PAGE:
The popularity of microdosing psychedelics: what does the science say?

There is no evidence yet that microdosing with psychedelics is effective or safe.

Psychedelic drugs have captured the attention of doctors and patients alike for their increasingly proven potential to sustainably improve the mental health of people with conditions such as treatment-resistant depression. Microdosing psychedelics such as LSD or psilocybin involves taking a fraction of a regular dose (a subperceptual dose) that is far lower than what one would take if one wanted to “trip” or hallucinate. on these substances.

Many people share the idea that microdosing with psychedelics improves mood, creativity, focus, productivity, and the ability to empathize with others. Or could the benefits be an “expectation effect”? This means that most people who take a daily pill they take fervently expect will help them feel happier and smarter will be feel happier and smarter – just by taking the pill, no matter what’s in it.

What is microdosing?

There is no single, clearly recognized definition of microdosing for a psychedelic drug, which complicates attempts to conduct consistent research. One definition is about 1/5 to 1/20 of a recreational dose. (In anecdotal experience, this is correct, as an average dose of psilocybin is 2-3 grams of dried mushrooms, and a microdose is usually around 0.3 grams.) One hurdle is that the potency of mushrooms can vary widely, as they are unregulated outside of clinical trials, so it’s not an exact science. Similarly, LSD is an invisible, tasteless, and odorless substance that usually comes in liquid form or embedded in a piece of paper to slip under the tongue.

Given its current illegality and lack of regulation, there’s no good way to know what dose you’re taking unless you have an extremely reliable supplier. LSD is an extremely potent, long-acting drug, and you don’t want to take more of it than intended. Additionally, psychedelics such as psilocybin and LSD can produce physiological tolerance, which could suggest that while microdosing helps, there could be diminishing returns if one stays at the same dosage.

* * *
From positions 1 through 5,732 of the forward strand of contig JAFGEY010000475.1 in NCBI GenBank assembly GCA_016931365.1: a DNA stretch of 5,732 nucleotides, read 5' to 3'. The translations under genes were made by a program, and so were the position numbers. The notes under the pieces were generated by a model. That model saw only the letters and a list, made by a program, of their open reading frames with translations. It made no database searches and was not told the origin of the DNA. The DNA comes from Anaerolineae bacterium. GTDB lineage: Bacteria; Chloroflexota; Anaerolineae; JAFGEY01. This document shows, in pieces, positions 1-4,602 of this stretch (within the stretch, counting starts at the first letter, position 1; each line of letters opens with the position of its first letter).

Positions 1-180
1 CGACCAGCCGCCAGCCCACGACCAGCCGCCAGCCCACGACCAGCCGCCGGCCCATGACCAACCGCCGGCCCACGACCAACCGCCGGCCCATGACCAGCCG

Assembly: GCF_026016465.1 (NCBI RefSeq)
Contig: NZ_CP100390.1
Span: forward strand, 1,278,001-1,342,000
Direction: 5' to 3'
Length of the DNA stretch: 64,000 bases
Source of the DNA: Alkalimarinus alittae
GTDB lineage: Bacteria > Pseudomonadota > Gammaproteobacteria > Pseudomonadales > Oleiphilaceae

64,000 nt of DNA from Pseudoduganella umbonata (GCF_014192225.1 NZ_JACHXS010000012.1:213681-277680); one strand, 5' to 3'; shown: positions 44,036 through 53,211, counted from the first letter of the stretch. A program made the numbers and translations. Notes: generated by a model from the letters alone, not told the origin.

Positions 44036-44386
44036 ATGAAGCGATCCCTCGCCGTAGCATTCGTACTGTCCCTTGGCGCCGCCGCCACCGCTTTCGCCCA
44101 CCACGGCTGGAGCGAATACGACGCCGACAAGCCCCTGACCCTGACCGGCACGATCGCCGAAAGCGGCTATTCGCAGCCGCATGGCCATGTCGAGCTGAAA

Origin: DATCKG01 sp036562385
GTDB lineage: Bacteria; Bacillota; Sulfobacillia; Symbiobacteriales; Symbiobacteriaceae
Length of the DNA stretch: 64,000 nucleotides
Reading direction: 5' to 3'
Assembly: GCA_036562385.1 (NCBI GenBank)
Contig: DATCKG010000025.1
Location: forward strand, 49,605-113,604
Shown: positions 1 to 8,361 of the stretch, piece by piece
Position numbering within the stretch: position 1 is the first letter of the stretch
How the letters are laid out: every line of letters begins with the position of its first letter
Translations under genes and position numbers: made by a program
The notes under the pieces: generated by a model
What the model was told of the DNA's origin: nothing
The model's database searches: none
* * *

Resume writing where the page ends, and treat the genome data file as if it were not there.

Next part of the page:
Is microdosing safe?

We don’t know as much about safety as we might have learned without the War on Drugs, which curtailed much of the research on psychedelics beginning in the late 1960s. five to ten years, and many medical centers are conducting research on psychedelics. Psilocybin is generally considered safe in low doses and has been used for centuries by indigenous peoples. However, if one takes too large a dose, it can lead to a terrifying, even traumatic experience.

Psilocybinis a compound produced by nearly 200 species of mushrooms (mushrooms), and the mushrooms must come from a reliable source. It is very easy to poison yourself with the wrong type of mushroom, as there are many types of mushrooms in nature that may look similar, but some are poisonous and can damage your liver, causing serious illness or even death.

Could psychedelics become safer if legalized?

Experts in the field predict that some psychedelics could become fully legal — for medical use, under supervision — in the next few years, particularly psilocybin and MDMA (ecstasy). Some policymakers and public health experts believe the safety of these psychedelics would be enhanced if they were decriminalized and their cultivation and production monitored and regulated. At least one state (Oregon) and many cities nationwide have decriminalized psychedelics locally.